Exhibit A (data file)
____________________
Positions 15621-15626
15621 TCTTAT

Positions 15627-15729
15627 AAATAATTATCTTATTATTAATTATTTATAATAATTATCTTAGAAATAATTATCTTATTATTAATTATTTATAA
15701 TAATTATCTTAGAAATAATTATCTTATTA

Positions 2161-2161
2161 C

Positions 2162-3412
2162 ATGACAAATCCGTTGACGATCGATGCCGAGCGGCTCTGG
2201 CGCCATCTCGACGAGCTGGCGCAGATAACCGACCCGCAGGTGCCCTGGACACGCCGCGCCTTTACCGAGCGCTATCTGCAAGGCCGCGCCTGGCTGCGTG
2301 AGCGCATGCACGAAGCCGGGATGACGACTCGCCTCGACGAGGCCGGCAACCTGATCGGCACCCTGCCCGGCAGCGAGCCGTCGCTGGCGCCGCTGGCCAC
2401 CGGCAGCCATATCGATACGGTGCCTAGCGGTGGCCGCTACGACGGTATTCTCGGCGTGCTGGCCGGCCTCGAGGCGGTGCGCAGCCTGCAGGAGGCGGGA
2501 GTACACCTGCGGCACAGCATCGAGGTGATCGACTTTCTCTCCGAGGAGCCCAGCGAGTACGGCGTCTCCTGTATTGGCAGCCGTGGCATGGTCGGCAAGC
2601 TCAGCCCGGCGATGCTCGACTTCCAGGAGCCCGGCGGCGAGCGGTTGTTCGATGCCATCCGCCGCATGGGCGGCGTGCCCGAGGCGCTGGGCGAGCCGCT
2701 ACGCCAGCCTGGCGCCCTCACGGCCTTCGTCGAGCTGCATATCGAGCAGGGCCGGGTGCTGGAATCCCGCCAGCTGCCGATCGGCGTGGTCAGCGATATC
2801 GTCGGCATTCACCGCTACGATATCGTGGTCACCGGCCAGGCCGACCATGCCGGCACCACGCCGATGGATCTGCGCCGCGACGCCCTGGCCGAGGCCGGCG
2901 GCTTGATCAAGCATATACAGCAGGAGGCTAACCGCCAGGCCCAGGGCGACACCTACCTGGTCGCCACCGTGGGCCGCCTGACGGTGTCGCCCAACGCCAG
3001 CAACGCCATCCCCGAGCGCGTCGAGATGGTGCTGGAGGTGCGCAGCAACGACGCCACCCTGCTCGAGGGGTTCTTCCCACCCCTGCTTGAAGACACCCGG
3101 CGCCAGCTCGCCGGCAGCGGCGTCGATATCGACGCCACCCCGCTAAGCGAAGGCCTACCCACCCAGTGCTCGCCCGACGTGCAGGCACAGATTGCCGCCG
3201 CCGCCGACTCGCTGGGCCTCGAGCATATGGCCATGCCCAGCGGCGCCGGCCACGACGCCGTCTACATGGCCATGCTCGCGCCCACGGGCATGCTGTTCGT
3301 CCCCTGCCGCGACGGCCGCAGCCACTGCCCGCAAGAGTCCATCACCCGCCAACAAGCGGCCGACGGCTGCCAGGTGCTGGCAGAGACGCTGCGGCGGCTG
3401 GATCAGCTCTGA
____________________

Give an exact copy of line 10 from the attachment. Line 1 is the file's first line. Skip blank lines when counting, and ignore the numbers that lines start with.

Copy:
2201 CGCCATCTCGACGAGCTGGCGCAGATAACCGACCCGCAGGTGCCCTGGACACGCCGCGCCTTTACCGAGCGCTATCTGCAAGGCCGCGCCTGGCTGCGTG